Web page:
Let's reason | When too much bad news gets to be a bad thing - Part II
Take a second and try this little experiment with me. Imagine a lemon. Hold it in your mind. See how yellow it is. Smell its aroma. Now cut it in half with a knife and sink your teeth into one half. Taste the strong sour flavor. What happened to you? Nearly everyone who does this experiment will begin to salivate.
The point of the experiment is a simple onethe things you think and imagine can often have a physical effect in your body.
So when we hear and see the things that happened to someone, we may begin to have slight physiological responses, sometimes similar to what the victim experienced. And by seeing them over and over again or listening to them being recounted over and over, we are allowing small traumas into our bodies and minds. Is this what we really want to be doing to ourselves and our children?
The research on vicarious traumatisation indicates that "Breaking News" increases our experience of anticipatory anxiety (the feeling that something is going to go wrong anytime now).
The headlines on the front of the paper and the content of the stories are worded to catch our attention and to hook into our already existing fears. This is not an indictment on journalists, this is mere behavioural psychology. Specific words lead to increased worry that we are not safe and should listen or read on to find out more.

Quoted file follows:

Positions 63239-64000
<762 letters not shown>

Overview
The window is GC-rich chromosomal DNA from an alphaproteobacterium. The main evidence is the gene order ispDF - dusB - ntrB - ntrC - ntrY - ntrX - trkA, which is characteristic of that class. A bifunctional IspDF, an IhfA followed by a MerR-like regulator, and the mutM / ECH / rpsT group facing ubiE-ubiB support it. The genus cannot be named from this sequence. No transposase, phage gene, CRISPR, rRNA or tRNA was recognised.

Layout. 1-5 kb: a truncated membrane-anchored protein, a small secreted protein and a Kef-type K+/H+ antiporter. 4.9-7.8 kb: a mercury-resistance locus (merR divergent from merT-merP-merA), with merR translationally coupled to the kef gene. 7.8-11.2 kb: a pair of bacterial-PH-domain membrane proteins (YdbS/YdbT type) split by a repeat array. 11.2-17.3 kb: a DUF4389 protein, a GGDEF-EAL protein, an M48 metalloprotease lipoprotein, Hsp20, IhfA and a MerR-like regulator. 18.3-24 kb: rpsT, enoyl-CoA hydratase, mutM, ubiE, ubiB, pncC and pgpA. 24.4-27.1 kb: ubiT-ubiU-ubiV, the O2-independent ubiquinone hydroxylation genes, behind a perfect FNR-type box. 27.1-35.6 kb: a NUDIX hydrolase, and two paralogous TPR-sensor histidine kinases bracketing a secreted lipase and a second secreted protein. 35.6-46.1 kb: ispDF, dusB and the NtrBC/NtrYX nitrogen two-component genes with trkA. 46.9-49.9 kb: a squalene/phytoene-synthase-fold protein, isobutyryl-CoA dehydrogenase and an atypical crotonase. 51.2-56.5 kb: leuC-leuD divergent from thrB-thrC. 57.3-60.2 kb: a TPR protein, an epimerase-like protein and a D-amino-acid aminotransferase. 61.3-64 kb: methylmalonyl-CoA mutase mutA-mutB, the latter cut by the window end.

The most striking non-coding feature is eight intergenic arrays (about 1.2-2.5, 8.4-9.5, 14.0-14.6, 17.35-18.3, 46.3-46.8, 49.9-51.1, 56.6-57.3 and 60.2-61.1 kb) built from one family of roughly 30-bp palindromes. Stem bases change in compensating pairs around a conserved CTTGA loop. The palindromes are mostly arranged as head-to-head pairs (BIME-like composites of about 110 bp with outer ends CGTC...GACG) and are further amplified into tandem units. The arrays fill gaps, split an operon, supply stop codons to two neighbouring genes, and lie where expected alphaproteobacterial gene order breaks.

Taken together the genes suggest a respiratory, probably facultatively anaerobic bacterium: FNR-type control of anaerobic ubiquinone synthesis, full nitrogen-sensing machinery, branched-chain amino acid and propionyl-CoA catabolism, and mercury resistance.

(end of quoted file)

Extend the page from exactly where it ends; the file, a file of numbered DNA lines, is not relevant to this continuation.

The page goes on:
Being alert and aware about what is happening around us is a necessity; we should process emotionally unsettling information, develop adequate coping skills and grow from it, especially in these times. Nevertheless, it is important that we understand that too much of a negative thing is harmful and we are best served by limiting the amount and type of images and videos that we consume.
At some point, we have a duty to ourselves to turn off the TV, and stop viewing and sharing graphic images online and in social circles.
If you ever feel like you're not able to cope with your feelings of anxiety and worry, seek support from friends and family, and if it is overwhelming, find a counselor or psychologist.
I'm not saying media is to blame, what I am saying is that, over time, we have become a society that pays significant amounts of attention to the negative things that are happening around us. Inadvertently, we are demanding more of it and the media, social and otherwise have responded. We are unconsciously building a society that thrives on fear and unsettles our feelings of safety and well-being. And it's up to us to change that dynamic.
- Dr Susaye Rattigan is a clinical psychologist and life and business coach. She is currently practising at Health + Wellness, Sagicor Montego Bay Shopping Centre in St James. She specialises in women's health issues and empowerment, with a focus on success and empowerment strategies. She can be reached at firstname.lastname@example.org.